Well, good o’ Facebook introduced me to a whole new application of the weed that has taken over our property. Do you know all the great things you can do with Nettles?  For starters, you can make tea from it.

9 Amazing Benefits of Nettle Tea

Second, you can make natural dyes from it.

Third, you can dry it, break it down and spin yarn from its fiber.

Photo from: https://gatherandgrow.org/2015/08/08/nettle-fiber-experiments/

I learned how to spin fiber a number of years ago and have the honor of spinning on Damons great, great grandma’s spinning wheel that she brought with her from Germany. (As I write this, it makes me realize that I’m closer to that crazy hippie than I realize).  I wonder what she would think about nettle fiber spinning.  If she is anything like her great, great, great grandson, she would love the ingenuity of it all.

So I’m not sure if I’m drinking the kool-aid or turning water into wine, but I do know that I have a whole new appreciation for something I couldn’t stand just a month ago. My love/hate relationship with nettles is the complete analogy to my experience so far with the Yurt.  I really do have a love/hate relationship with this place.  I love the peace and quiet.  My family just came home as I’m writing this.  I honestly heard them turn onto our road, one mile away. It’s that quiet. But, I hate being so far away from some conveniences and people.  I love the beauty of the woods, flowers, wind, animals..etc., but don’t really care for all the work that’s involved to take care of all these things.  I love seeing the billions of stars at night because of the lack of light pollution, but the darkness can be deafening.  And since we have no exterior lights on the yurt, I sure hope I don’t get lost one of these nights.

Stay with me, I may need a hand to hold.

I Quit!

I Quit!

112 degrees Fahrenheit…Yup, that’s the high temperature that has been logged INSIDE the yurt this summer.

As the temperature has been rising, so has my anxiety.  Being that it is summer, we have been busy with outdoor playing, activities, and visits with family and friends.  However, I’ve been dreading coming back home daily because of the heat.  The air isn’t moving into the yurt and it just gets hotter and hotter.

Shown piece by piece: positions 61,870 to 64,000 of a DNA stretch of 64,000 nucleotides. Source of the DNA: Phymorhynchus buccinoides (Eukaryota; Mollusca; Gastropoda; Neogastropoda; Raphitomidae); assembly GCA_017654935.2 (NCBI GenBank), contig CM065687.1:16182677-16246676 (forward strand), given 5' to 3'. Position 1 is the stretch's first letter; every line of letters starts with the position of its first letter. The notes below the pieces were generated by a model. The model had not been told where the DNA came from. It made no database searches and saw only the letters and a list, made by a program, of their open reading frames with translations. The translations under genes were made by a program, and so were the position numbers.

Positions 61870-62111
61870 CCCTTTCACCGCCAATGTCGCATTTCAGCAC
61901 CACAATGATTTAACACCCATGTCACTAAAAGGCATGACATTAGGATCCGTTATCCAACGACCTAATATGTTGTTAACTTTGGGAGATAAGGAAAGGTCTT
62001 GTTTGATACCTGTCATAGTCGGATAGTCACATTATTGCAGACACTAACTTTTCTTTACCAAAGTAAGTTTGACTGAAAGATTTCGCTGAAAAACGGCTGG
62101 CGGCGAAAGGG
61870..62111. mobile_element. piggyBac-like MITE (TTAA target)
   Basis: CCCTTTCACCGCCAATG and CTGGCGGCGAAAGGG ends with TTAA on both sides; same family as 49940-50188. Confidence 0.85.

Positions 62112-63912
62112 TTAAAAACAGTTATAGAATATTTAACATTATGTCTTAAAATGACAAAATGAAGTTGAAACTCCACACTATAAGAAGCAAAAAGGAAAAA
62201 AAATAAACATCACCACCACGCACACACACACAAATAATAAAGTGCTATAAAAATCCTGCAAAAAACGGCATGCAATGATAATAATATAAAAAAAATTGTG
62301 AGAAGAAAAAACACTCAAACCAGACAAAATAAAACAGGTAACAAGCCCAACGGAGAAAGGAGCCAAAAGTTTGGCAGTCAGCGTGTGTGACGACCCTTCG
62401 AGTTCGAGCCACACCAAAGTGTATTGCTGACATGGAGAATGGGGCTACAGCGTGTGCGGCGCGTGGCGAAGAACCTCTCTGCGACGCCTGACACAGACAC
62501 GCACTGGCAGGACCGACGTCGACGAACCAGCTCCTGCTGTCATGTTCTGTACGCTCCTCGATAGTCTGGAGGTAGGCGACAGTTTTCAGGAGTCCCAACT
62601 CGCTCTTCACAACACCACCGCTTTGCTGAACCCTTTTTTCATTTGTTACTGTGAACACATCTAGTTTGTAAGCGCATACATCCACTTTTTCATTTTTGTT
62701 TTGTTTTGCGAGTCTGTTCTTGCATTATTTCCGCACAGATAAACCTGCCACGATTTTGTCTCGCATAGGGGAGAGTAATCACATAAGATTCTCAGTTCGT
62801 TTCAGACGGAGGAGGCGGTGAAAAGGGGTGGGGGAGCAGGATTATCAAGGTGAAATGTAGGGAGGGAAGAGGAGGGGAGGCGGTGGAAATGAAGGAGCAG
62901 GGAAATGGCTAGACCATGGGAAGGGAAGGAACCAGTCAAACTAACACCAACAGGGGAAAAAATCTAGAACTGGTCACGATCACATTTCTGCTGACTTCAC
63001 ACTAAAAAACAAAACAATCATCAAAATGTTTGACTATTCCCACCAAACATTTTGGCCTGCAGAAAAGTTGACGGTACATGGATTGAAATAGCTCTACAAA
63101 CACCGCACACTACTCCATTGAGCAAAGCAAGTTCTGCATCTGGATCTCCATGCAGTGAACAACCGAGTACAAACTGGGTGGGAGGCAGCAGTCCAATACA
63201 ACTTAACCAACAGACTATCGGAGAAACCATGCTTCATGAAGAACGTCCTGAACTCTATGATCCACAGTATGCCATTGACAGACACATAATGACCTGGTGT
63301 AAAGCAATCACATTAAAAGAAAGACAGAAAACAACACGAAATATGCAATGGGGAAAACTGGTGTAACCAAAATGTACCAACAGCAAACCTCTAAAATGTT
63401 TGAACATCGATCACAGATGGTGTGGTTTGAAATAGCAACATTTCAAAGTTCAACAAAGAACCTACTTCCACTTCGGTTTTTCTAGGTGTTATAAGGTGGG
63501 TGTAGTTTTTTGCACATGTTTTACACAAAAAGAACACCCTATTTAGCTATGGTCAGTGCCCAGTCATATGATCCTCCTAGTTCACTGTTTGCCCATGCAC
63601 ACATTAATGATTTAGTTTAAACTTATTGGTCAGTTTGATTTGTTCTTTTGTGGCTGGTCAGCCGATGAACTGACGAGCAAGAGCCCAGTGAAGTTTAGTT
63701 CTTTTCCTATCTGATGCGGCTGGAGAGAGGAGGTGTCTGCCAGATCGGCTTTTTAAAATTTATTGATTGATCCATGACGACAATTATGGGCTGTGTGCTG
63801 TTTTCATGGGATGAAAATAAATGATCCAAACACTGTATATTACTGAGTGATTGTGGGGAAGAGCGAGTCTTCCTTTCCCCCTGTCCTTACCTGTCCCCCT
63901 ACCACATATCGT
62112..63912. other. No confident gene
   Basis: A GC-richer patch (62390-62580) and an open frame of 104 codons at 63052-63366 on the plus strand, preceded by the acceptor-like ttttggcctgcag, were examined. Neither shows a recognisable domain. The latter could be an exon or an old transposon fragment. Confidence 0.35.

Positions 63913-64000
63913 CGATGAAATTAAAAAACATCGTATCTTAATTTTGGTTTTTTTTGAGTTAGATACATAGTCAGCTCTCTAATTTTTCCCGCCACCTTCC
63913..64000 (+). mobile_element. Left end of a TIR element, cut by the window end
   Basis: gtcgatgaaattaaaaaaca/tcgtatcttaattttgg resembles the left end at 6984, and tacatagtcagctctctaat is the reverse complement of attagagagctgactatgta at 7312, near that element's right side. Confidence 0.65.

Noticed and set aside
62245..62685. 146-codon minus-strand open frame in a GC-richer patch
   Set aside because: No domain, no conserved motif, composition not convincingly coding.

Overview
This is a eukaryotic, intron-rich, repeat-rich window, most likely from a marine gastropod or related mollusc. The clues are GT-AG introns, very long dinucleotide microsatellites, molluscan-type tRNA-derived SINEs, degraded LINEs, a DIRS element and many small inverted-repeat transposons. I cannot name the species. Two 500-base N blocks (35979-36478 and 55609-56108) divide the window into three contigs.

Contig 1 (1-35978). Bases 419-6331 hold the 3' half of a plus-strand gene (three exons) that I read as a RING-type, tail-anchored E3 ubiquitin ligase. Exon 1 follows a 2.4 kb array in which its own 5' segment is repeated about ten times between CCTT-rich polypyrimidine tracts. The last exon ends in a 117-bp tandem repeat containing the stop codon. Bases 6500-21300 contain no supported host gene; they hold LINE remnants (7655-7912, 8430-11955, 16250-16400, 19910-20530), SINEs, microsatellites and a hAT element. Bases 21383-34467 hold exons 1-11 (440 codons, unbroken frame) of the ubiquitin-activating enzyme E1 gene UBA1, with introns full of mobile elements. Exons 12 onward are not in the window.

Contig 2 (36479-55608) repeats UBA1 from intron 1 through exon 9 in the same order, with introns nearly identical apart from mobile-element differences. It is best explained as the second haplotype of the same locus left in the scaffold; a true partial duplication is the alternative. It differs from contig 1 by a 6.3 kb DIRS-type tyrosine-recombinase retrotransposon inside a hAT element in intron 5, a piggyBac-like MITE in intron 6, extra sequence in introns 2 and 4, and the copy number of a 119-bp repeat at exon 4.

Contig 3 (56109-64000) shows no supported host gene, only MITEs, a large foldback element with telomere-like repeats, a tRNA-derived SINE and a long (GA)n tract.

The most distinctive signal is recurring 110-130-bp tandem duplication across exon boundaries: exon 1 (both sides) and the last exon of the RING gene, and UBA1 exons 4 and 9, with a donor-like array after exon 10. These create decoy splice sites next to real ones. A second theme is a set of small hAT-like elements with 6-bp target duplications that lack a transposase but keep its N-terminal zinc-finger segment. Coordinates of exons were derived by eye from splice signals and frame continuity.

So I did what any good wife would do…. I took the kids on a road trip for 10 days and left my husband home to figure it out.   Okay, not my finest moment.

But like any good husband, Damon figured out the heat issues.  First, we needed to add a screen door so that all four sides of the yurt could be open, breathe, and circulate.  Secondly, the dome needed to be covered to keep the sun/ heat out.  However, the dome needs to be raised so that heat can escape out of the top.  But then we needed a screen to keep out the bugs while the dome is open.  And being that our home is a glorified tent, it’s not like I could go to Amazon and search for “Yurt Dome Screen” or “Yurt Dome Sun Shade”.  Boy wouldn’t that have been nice!

So, we dusted off the sewing machine.  Even after careful measurement, we had to redo it THREE times.  I’m not the best sewer by any means and sewing in a circle is even harder. We were pretty excited when it finally fit.  We used shade cloth from the Army surplus store and sewed a ribbon of Velcro to it.  Then we adhered the other side of the Velcro to the iron ring that houses the dome and voila! A dome screen was born.  Thankfully the sun shade is simply a piece of poly that sits on top of the dome to cover it.  It’s fastened down like a tent rain cap. Pretty simple, pretty amazing.